In a statement, McCaskill said: "There is extensive evidence that Insys aggressively pressured its employees and the entire medical system to increase the use of a fentanyl product during a national epidemic that was taking the lives of tens pf thousands of Americans a year in order to make more money – it's hard to imagine anything more despicable. Their attempts to manipulate the prescription approval process for this drug appears to have been systemic and anyone responsible for this manipulation deserves to be prosecuted."
As part of the report, Insys was asked whether it had addressed the issues that had been highlighted in other reports and lawsuits. Insys president and chief executive Saeed Motahari said the company had "completely transformed its employee base over the last several years", including in "key management positions", and had "actively taken the appropriate steps to place ethical standards of conduct and patient interests at the heart of [its] business decisions".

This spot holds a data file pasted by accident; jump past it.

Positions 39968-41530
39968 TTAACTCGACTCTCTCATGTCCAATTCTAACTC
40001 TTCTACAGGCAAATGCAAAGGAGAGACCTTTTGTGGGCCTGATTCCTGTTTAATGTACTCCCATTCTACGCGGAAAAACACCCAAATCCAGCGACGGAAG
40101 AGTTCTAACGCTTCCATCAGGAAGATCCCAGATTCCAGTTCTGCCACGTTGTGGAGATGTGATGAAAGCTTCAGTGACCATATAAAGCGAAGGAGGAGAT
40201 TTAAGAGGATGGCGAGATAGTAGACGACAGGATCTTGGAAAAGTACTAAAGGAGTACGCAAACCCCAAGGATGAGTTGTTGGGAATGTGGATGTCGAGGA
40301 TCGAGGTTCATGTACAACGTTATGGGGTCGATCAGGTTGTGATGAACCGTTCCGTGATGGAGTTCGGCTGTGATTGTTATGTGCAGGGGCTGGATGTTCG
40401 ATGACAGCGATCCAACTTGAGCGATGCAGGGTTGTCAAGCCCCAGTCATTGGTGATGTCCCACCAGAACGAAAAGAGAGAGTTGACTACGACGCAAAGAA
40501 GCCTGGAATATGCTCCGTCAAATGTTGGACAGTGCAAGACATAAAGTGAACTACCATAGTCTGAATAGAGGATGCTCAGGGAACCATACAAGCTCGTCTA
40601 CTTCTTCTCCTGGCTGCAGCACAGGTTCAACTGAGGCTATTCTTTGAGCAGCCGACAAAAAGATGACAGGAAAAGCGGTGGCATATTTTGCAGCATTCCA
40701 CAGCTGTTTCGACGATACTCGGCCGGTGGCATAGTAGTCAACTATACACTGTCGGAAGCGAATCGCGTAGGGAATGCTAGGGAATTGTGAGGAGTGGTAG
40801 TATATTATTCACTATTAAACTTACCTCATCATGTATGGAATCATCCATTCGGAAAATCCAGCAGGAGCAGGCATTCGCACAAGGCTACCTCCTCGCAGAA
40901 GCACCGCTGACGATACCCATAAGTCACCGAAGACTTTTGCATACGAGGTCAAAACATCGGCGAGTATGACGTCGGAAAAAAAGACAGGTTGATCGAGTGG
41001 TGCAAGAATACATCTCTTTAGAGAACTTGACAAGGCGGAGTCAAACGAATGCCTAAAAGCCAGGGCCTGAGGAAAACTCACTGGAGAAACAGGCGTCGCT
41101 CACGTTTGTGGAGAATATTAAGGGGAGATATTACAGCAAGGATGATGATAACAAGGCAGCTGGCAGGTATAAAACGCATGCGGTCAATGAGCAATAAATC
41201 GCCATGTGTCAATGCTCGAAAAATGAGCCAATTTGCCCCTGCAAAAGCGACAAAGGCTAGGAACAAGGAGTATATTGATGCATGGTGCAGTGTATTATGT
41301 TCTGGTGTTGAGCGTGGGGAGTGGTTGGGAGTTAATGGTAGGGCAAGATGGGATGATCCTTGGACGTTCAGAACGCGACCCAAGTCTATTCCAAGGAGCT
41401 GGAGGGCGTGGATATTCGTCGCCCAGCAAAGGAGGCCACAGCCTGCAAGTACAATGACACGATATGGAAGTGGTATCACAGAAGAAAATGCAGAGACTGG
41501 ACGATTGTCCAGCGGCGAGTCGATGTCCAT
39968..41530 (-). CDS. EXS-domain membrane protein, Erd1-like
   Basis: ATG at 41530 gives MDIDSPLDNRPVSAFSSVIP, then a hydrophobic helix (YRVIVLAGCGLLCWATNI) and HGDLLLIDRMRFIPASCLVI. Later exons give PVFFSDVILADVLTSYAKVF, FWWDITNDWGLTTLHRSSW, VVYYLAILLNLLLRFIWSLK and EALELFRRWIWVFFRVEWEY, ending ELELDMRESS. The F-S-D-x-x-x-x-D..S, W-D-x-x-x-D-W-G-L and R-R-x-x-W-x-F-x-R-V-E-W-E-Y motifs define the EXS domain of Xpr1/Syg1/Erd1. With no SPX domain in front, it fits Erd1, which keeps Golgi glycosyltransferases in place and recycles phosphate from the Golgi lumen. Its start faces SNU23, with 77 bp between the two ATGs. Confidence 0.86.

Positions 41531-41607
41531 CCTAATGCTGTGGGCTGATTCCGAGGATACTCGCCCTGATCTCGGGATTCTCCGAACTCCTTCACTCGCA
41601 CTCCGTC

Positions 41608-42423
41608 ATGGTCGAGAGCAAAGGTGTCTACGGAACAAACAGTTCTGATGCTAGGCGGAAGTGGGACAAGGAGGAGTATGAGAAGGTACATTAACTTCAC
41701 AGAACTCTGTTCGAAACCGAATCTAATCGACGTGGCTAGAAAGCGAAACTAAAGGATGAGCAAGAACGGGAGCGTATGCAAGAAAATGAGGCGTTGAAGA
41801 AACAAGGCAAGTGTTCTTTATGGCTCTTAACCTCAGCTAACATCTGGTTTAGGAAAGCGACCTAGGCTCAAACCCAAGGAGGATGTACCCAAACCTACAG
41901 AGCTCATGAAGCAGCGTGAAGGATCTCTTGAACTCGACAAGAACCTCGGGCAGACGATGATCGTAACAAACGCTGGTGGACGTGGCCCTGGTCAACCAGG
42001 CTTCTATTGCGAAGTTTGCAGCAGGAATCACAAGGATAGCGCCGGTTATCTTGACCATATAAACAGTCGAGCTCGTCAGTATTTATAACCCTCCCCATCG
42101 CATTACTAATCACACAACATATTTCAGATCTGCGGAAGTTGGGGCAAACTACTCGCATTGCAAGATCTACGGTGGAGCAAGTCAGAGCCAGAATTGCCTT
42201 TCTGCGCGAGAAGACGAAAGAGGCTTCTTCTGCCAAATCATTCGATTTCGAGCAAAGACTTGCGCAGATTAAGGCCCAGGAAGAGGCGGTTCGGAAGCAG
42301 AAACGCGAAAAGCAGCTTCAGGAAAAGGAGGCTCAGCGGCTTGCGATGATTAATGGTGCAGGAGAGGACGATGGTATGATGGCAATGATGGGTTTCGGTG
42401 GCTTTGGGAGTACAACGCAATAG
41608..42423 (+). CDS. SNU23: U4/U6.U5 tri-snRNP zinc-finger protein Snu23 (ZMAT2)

In a statement in response to the report, the company said: "We agree with Senator McCaskill that the opioid epidemic must be addressed and we have therefore co-operated extensively with her investigation. We respectfully disagree with certain characterisations in the staff report. The report relates to activities of former employees of our company and matters that the company has addressed in its own efforts and in connection with investigations by the Department of Justice and state attorney general offices."